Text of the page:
Grant Gives Flood Victims New Jobs; Help in Filing for Federal Aid Available in Wayne Co.
Posted October 18, 1999
ROCKY MOUNT — The federal government is giving flood victims in North Carolina a chance to help themselves. A $12 million grant is putting people who lost their jobs due to flooding back to work.
They say they are thankful for the opportunity.
"I didn't want to collect unemployment. I just wanted to work," says Pauline Alexander. The Rocky Mount tobacco company where she worked closed due to flooding.
Alexander is one of 131 people in eastern North Carolina who lost jobs due to flooding and have been placed in disaster relief jobs.
At a distribution center in Rocky Mount, workers hand out supplies to other flood victims.
Disaster Relief employees can make up to $12,000 and they work as long as six months. It gives them a chance to get back on their feet, and help others do the same.
For More information on the Hurricane Floyd Employment Program call1-800-562-6333, ext. 206.
Not everybody who needs help in eastern North Carolina knows how to get it. So some people are going the extra mile to help victims get the money they need to rebuild.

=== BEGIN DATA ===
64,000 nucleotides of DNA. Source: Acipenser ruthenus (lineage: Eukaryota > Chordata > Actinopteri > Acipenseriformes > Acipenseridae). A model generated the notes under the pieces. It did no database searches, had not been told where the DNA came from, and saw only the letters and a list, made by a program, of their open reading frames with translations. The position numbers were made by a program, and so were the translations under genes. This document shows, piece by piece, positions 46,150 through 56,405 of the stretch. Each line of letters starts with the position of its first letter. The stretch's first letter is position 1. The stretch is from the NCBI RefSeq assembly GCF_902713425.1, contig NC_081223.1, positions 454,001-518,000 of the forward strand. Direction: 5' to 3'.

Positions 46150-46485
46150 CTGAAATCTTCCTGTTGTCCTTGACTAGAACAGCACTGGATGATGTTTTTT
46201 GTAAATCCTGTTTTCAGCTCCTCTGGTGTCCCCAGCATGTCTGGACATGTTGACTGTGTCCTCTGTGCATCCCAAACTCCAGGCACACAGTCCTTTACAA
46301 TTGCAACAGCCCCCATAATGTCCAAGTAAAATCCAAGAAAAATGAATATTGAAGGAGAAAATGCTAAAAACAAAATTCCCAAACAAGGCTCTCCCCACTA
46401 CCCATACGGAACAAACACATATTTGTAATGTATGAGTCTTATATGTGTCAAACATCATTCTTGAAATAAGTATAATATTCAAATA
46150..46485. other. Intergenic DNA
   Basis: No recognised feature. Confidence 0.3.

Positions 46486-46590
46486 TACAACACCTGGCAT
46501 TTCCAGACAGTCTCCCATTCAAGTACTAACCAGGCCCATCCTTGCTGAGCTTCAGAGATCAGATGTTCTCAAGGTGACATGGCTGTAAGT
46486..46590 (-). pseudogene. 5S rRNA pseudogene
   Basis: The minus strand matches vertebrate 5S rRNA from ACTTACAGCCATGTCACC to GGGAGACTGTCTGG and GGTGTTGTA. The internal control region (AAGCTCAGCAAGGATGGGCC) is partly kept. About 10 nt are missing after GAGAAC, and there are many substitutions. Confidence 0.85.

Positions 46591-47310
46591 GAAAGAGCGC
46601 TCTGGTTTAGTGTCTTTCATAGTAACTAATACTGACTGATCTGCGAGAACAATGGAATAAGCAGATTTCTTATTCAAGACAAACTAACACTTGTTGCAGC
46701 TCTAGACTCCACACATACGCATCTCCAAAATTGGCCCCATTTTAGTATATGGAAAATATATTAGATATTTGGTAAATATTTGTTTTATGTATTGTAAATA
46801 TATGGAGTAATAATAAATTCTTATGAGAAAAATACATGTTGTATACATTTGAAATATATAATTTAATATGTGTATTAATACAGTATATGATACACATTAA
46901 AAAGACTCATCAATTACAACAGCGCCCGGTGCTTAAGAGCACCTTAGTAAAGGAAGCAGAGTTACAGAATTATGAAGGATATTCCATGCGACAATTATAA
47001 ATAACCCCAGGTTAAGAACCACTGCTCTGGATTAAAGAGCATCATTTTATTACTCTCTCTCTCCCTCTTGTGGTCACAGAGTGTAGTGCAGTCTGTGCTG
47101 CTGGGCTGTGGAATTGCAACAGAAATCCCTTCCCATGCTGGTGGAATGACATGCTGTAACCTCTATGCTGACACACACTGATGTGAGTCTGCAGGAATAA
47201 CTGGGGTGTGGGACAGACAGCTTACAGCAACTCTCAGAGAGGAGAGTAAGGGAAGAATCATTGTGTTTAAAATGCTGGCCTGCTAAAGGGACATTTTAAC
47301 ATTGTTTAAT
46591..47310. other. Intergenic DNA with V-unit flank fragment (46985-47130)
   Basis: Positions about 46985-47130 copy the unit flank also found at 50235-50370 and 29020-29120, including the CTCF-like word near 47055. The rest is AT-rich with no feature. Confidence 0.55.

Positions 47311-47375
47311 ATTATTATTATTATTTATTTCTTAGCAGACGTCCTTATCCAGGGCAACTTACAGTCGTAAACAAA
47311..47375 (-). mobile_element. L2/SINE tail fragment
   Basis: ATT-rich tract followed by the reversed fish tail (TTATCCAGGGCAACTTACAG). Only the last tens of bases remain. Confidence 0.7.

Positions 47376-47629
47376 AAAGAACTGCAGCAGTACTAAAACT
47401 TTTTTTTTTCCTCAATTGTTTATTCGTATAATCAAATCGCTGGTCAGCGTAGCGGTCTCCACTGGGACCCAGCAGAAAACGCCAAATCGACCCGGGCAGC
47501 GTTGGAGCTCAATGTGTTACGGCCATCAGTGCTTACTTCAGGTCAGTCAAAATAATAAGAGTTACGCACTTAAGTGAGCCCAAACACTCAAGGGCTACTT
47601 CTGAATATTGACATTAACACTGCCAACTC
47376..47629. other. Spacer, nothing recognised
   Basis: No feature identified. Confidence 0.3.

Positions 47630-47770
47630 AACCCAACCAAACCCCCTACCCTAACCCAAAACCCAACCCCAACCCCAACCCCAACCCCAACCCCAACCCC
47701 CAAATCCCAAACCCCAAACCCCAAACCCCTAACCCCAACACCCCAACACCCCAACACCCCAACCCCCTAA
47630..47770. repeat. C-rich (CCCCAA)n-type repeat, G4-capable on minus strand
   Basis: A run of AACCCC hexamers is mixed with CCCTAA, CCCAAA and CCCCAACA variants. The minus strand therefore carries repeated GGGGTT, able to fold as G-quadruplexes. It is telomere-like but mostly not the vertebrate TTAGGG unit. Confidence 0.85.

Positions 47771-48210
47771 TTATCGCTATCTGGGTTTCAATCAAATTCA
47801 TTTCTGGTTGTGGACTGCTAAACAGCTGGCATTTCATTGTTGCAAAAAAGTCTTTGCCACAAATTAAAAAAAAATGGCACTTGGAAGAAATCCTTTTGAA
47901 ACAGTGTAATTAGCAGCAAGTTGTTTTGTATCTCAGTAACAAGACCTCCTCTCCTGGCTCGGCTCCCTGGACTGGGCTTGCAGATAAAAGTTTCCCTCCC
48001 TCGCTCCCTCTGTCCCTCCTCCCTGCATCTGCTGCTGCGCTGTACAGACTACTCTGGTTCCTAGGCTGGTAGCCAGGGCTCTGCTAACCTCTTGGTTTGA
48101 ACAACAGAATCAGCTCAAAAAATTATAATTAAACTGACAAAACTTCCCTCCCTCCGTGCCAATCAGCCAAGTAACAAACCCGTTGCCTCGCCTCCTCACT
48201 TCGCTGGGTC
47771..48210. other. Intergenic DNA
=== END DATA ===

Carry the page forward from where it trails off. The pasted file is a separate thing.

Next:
Many people are on the road to recovery, others are learning that getting there is not easy. Wading through the bureaucratic red tape can be tough.
"The papers... some of them were over my head. I couldn't fill them out and I still haven't filled them out," says flood victim Lou Smith.
With federal deadlines approaching, the Wayne County Salvation Army is tutoring flood victims on the process of federal aid. Every person who asks for help is told how to fill out federal forms, and reminded that getting help is more than a one-step procedure.
This is the first time the Wayne County chapter has included this type of information with its more well-known assistance of food and clothing. But the need is there, so they are adapting their help. Flood victims are grateful. andBrian BowmanandBrian Bowman